Thursday, April 3, 2008

The Computer World -- Smaller than you'd think in 1964

In the fall of 1964, Digital Equipment Corporation was finishing its eighth year in business, founded by students from Wes Clark’s pioneering computers at MIT. The company had produced the PDP-1 through PDP-6, and was ready to debut the PDP-8. It is hardly realized, however, that DEC had delivered only 118 computing machines in its first eight years – not exactly re-writing history yet – as the later PDP-8 and PDP-11 would.[i]
Professorial Dr. An Wang, inventor of core memory at Harvard, by now had built an electronic calculator company, Wang Labs, competing with Burroughs for financial tools in the small-office arena. "The Wang 4000 Computer System, was informally introduced at the annual IEEE conference in New York, in March of 1967.... (It) was formally introduced at the BEMA (Business Equipment Manufacturers Association) show in New York in late October 1967. By December, orders had been booked for seven (units).... Clearly the 4000 had a broad potential market. [ii]
Note the context of the times. Nine months of Wang marketing yielded seven orders. Digital Equipment sold 118 true computers in eight years. Burroughs built the lowest cost mainframes at the time; they sold 106 Datatron machines from 1954 through 1960.[iii]
Three separate leading companies – sales volumes of one to two units per month over a decade. No one, except IBM, had any unit volume. Even IBM’s volumes were small in unit terms. In 1963, IBM shipped roughly thirty systems per month, twice that of the Seven Dwarfs combined. Over the next three years, as System 360 began deliveries, General Electric and RCA were already beginning to concede the computer business

[i] Douglas Jones at the University of Iowa has a website devoted to DEC PDP history. The site is hosted at Ohio State Univ. DEC had sold nearly 1000 run-time controllers (PDP-5) by then – e.g. embedded controllers for air conditioners, akin to gas pump controllers today, but only 118 true computing machines. Revenues for 1964 had fallen, from $1.2 Million to $980,000, as the company readied the PDP-8 for market. Packard offered 25x current revenue, strikingly similar to the inflated prices of the era forty years later. The deal was struck, but came apart the next day as the two garrulous men assessed each other with baleful eyes.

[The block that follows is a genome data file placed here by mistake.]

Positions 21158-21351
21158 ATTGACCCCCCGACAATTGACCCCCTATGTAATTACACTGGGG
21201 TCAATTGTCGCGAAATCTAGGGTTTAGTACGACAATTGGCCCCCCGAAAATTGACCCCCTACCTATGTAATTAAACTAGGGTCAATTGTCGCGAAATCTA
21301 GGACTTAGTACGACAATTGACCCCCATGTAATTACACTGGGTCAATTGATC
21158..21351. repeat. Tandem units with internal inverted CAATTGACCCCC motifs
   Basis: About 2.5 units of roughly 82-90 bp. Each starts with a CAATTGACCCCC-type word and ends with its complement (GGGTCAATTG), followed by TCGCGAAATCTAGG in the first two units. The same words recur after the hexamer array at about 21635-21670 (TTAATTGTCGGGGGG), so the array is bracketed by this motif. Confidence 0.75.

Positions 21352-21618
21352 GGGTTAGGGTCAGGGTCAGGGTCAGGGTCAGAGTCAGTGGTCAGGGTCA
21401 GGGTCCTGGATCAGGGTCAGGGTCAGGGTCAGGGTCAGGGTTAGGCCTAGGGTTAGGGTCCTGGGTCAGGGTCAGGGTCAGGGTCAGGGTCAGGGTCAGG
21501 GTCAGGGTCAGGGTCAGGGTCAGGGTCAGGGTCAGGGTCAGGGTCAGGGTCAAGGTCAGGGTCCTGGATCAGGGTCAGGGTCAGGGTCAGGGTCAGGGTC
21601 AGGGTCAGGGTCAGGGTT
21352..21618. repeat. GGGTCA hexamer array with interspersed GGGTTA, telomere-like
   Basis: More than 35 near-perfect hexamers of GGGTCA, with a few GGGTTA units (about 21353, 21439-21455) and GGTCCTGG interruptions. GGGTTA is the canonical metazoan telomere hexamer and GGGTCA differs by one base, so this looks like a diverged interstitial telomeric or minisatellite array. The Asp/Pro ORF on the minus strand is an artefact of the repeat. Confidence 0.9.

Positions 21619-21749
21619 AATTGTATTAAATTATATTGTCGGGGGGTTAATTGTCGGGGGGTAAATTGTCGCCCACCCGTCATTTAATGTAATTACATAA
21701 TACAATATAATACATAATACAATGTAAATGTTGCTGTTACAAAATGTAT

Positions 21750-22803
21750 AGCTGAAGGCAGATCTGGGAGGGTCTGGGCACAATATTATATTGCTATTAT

[ii]; see Benzene, Rick, “Wang Laboratories: From Custom Systems to Computers”, article for the Old Calculator Museum, Boston, MA, October 2001. See also An Wang, Lessons: An Autobiography, Addison-Wesley and Wang Institute, Boston, MA, 1986. The April 24, 1967 "Product Engineering", McGraw-Hill, wrote up the 4000 introduction, p. xx.
[iii] George Gray, “The Burroughs B220 Computer”, Unisys History Newsletter, Vol. 5, #2, April 2001. Consolidated Electro Dynamics à Datatron 205 at the Babbage Institute, MN.
[iv] Chandler, Alfred D. Jr., Inventing the Electronic Century: The Epic Story of the Consumer Electronics and Computer Industries, Free Press, NYC, NY, 2001, pp. 86-103

1 comment:

chuck said...

Gordon Bell, speech 11 Oct 2006 re "Birth and Passing of Mini's", said DEC spent $1.8M in R&D in 1964(1/6 of rev). This would say that Packard's offer was 2.5x, not 25x, revenue. The PDP-6 was priced at $300K for a minimal system; intro'd in 1964, MIT bought most of the 23 total specialized machines over the next year. The $980K rev thus were "commercial" sales only, mostly PDP-5 run-time controllers.